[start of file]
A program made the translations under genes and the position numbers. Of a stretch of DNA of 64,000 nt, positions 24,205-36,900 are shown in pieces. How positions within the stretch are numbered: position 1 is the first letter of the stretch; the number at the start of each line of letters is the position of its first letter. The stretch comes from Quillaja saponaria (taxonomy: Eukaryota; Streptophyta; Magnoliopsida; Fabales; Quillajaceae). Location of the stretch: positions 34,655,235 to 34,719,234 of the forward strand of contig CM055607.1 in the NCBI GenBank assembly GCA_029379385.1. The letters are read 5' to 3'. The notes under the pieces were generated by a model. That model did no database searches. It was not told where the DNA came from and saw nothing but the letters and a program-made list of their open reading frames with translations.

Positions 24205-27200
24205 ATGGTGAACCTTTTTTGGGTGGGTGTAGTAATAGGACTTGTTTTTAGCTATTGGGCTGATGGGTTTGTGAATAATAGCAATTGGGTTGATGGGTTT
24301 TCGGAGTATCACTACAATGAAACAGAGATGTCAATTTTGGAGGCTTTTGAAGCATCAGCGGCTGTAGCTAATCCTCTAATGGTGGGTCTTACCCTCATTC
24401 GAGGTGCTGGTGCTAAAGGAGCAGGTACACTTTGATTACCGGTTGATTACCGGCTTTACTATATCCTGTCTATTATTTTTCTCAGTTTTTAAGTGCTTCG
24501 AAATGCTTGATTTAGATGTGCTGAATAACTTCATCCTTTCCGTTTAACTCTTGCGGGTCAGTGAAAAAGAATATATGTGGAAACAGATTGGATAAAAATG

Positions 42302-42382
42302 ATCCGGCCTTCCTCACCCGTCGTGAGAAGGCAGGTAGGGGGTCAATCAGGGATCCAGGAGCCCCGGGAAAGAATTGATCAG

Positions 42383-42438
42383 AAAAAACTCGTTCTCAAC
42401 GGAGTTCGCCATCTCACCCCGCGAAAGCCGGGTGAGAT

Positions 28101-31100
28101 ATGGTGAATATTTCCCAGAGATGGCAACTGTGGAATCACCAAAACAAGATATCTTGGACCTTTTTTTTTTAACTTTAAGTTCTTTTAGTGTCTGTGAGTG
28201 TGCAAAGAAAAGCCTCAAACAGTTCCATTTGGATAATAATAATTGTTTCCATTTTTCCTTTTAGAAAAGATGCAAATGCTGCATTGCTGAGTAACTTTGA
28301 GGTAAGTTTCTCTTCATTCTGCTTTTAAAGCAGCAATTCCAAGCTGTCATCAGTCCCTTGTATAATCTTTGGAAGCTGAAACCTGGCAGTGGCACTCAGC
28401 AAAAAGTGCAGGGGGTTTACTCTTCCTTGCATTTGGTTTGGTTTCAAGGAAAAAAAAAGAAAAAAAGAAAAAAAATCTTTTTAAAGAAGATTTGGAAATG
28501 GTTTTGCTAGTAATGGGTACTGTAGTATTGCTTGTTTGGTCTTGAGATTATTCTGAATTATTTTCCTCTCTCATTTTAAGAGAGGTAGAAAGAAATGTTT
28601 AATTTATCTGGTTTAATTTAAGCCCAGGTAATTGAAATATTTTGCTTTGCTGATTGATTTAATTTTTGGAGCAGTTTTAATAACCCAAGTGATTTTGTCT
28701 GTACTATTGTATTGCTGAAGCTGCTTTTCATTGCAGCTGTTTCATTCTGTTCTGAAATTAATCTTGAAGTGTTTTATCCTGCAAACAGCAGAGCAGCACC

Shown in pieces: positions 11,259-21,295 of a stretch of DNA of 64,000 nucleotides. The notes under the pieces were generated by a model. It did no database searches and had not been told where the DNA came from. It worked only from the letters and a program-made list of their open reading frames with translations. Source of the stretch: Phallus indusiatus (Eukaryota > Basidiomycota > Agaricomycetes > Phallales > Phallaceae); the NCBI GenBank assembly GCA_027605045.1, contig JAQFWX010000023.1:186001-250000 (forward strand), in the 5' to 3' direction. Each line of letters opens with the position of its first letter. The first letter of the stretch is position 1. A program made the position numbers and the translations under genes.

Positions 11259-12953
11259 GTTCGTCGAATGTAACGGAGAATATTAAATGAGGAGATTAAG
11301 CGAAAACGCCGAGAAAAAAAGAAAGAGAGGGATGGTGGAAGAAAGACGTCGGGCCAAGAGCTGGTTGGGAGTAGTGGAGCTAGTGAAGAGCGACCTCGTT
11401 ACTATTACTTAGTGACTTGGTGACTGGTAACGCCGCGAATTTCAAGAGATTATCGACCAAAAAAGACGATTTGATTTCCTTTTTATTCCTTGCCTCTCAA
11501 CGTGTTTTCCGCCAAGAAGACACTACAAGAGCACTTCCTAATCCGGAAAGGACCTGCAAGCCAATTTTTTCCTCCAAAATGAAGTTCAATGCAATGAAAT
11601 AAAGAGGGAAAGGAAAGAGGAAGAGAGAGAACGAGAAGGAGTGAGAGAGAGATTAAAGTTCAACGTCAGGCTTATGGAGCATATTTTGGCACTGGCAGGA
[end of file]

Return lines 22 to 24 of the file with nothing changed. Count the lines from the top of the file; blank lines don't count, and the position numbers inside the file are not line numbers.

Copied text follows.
11259 GTTCGTCGAATGTAACGGAGAATATTAAATGAGGAGATTAAG
11301 CGAAAACGCCGAGAAAAAAAGAAAGAGAGGGATGGTGGAAGAAAGACGTCGGGCCAAGAGCTGGTTGGGAGTAGTGGAGCTAGTGAAGAGCGACCTCGTT
11401 ACTATTACTTAGTGACTTGGTGACTGGTAACGCCGCGAATTTCAAGAGATTATCGACCAAAAAAGACGATTTGATTTCCTTTTTATTCCTTGCCTCTCAA